Jeffersonians v. Federalists

Topics: United States, United States Congress, U.S. state Pages: 1 (381 words) Published: April 18, 2014
Caitlyn Kelly
Question #2: Using the respective arguments of the Jeffersonians and the Federalists, take a position arguing that either “strict construction” or the “elastic clause” is the most protective of the rights of Americans.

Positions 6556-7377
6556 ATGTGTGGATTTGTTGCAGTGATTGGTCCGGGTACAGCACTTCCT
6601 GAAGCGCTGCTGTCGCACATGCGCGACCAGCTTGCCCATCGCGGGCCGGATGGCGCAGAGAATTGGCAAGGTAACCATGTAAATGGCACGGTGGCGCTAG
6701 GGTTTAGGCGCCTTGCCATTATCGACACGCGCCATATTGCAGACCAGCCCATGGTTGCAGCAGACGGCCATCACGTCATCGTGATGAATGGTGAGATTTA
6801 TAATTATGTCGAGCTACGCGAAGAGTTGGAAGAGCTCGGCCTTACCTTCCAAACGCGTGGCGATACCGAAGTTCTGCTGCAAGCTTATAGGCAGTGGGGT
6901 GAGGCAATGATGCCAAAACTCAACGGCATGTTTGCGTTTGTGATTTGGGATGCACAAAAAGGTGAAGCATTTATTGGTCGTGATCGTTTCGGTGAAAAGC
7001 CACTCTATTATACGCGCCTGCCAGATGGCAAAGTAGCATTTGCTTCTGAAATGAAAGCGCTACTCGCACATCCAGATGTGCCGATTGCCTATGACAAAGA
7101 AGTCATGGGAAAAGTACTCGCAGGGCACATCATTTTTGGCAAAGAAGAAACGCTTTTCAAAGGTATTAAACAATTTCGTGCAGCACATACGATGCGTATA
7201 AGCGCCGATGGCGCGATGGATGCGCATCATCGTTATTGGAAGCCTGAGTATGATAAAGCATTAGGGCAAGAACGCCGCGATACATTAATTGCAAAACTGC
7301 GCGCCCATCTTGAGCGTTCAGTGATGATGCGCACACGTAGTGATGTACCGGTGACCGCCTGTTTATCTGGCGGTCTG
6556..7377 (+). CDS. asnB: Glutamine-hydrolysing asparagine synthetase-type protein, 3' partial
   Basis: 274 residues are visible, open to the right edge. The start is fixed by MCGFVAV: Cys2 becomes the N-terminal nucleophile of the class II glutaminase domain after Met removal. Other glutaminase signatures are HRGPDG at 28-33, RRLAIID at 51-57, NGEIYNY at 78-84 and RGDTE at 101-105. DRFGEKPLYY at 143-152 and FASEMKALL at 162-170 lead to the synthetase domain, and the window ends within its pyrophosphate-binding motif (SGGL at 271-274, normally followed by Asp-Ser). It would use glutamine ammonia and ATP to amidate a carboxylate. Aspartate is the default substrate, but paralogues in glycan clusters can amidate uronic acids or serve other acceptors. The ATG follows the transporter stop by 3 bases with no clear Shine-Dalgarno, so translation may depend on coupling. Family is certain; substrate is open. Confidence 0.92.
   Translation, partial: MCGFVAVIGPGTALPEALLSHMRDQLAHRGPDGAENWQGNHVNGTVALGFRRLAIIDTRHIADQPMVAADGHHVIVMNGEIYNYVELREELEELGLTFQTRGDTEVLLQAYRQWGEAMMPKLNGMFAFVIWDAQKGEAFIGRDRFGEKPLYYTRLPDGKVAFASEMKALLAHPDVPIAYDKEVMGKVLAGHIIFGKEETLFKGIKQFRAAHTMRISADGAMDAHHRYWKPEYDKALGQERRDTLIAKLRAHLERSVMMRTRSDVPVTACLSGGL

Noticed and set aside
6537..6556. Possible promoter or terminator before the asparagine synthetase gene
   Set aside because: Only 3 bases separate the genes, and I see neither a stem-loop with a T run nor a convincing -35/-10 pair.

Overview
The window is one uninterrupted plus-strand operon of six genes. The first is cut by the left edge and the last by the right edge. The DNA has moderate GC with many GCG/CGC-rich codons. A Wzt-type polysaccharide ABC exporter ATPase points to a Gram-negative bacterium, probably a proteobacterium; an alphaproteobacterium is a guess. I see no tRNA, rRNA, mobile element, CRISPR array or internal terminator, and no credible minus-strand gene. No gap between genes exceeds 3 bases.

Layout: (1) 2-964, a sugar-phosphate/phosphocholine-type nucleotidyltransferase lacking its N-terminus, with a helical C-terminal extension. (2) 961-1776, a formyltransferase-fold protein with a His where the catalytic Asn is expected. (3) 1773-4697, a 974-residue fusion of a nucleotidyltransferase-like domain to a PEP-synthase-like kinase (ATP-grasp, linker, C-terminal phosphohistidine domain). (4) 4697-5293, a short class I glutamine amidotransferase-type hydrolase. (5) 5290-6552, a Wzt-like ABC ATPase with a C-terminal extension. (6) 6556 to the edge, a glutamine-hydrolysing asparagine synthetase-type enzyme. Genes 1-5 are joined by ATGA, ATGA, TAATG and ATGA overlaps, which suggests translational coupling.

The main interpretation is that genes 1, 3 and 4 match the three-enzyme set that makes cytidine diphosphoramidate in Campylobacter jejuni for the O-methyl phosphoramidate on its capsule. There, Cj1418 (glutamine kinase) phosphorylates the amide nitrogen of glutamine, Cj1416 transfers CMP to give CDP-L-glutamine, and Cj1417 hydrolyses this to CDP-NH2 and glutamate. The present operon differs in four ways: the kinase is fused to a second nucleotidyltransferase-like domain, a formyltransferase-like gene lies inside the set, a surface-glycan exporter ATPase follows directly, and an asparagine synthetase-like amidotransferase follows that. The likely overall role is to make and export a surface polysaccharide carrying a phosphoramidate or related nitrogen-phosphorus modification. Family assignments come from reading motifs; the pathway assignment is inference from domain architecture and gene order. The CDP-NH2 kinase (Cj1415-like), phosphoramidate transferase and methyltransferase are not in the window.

The followers of both Thomas Jefferson and Alexander Hamilton experienced a lengthy battle in the year of 1791. This conflict involved the National Bank being established and the Jeffersonians and Federalists going head to head. Hamilton proposed a Bank of the United States, taking the Bank of England as his model. In this bank the central government not only would have a convenient strongbox, but federal funds would stimulate business by remaining in circulation. The bank would also print the needed paper money and provide a stable national currency. Jefferson argued against the bank and he insisted that in the Constitution, there was no specific authorization for such a bank. He believed that all powers not specifically granted to the central government were reserved to the states, while Hamilton was convinced of the opposite. Jefferson concluded that the states, not Congress, had the power to charter banks. Believing that the Constitution should be interpreted literally, Jefferson and his states’ rights followers embraced the theory of “strict construction.’’ In contrast, Hamilton believed that what the Constitution did not forbid it permitted, yet Jefferson generally believed that what it did not permit it forbade. Alexander Hamilton then presented a brilliantly reasoned reply to Jefferson’s arguments to President Washington. He explained the clause of the Constitution that states that Congress may pass any laws “necessary and proper’’ to carry out the powers vested in the various government agencies. Hamilton also argued that establishing a national bank would be not only proper but necessary, as well. He and his federalist followers supported the theory of “loose construction’’ by invoking the “elastic clause’’ of the...
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